Full five stars in the latest Euro NCAP
Volkswagen’s ID.Buzz electric bus has just been awarded a full five stars in the latest Euro NCAP safety tests. It performed impressively well across the board, receiving a 92 per cent grade for adult occupant protection and a 90 per cent for its safety assistance features.
Though that star system might be easy to work out, how does Euro NCAP get to its final decisions? That’s what we’re taking a look at today.
Adult Occupant Protection
Adult Occupant Protection is a key thing that Euro NCAP looks at when it comes to safety testing. A car’s overall score in this area is determined by how well it deals with frontal impact, lateral impact and whiplash tests.
These are performed to see how much protection is given to adult occupants in the event of the incidents, while a car is also assessed to see how easily occupants could be safely rescued and extracted from a vehicle following an impact.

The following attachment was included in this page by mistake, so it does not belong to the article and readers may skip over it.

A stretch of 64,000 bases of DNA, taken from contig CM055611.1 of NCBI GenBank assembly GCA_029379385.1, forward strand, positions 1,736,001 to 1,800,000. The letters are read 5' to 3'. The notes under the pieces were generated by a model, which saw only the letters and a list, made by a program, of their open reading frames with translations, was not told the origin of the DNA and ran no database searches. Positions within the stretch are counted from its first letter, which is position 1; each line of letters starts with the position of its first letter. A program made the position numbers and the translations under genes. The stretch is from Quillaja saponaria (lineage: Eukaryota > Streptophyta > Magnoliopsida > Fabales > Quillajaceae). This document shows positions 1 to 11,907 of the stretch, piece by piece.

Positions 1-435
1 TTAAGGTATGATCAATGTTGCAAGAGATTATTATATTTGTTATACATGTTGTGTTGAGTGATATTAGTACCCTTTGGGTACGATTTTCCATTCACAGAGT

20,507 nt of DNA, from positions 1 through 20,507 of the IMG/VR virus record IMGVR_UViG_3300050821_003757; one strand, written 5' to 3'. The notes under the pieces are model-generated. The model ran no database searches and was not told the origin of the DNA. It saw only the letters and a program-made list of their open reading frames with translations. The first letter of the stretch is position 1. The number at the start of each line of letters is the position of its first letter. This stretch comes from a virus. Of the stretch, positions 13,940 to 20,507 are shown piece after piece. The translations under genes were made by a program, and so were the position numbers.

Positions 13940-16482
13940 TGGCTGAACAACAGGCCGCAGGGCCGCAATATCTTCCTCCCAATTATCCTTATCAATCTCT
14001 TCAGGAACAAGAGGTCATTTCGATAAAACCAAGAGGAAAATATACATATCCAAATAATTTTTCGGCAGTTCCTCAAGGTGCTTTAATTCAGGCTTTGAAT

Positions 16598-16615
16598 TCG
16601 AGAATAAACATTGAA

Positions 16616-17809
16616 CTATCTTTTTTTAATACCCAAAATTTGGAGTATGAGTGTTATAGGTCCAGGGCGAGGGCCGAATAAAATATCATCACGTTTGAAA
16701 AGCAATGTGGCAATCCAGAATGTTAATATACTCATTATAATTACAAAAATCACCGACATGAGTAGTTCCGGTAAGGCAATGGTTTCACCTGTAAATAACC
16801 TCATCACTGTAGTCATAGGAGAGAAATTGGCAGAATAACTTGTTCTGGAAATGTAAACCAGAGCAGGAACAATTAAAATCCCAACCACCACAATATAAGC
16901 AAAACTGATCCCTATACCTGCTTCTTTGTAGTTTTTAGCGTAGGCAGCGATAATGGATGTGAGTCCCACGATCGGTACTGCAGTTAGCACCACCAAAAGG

Child Occupant Protection
Euro NCAP looks at three main areas when judging a car’s ability to offer child occupant protection.
It looks at the protection granted by the child restraint systems in front and side impact tests, as well as how easily different seized child seats can be fitted in a car. Finally, how many mounting points a car has is judged.
Euro NCAP looks at how many ISOFIX anchorage points a car has, if there’s a front seat airbag-disabling switch and how clearly it is labelled. These tests were first introduced back in 1997, but their most recent update was in 2016.
Vulnerable Road User Protection
A key part of the Euro NCAP testing procedure is how well a car can protect vulnerable road users, be that pedestrians or cyclists. Testers look at the potential risk to a pedestrian’s head, pelvis, upper and lower leg.
More recently, cars can gain additional points if they have an Autonomous Emergency Braking (AEB) system that can recognise both pedestrians and cyclists. In fact, only cars with AEB fitted will be able to score full marks.
Modern cars are absolutely jam-packed with safety assistance equipment, which is why Euro NCAP tests it to work out its effectiveness in each new car. In their tests, Euro NCAP will look at how these systems perform during normal driving and ‘typical accident scenarios’.
Euro NCAP started testing AEB systems back in 2014 - and though the pedestrian and cyclist-detection systems are included as part of the vulnerable road users section - in the safety assist part of the testing procedure, Euro NCAP looks at AEB car-to-car technology that can help to avoid potential impacts and crashes. It also looks at speed assistance systems and emergency lane-keep technology.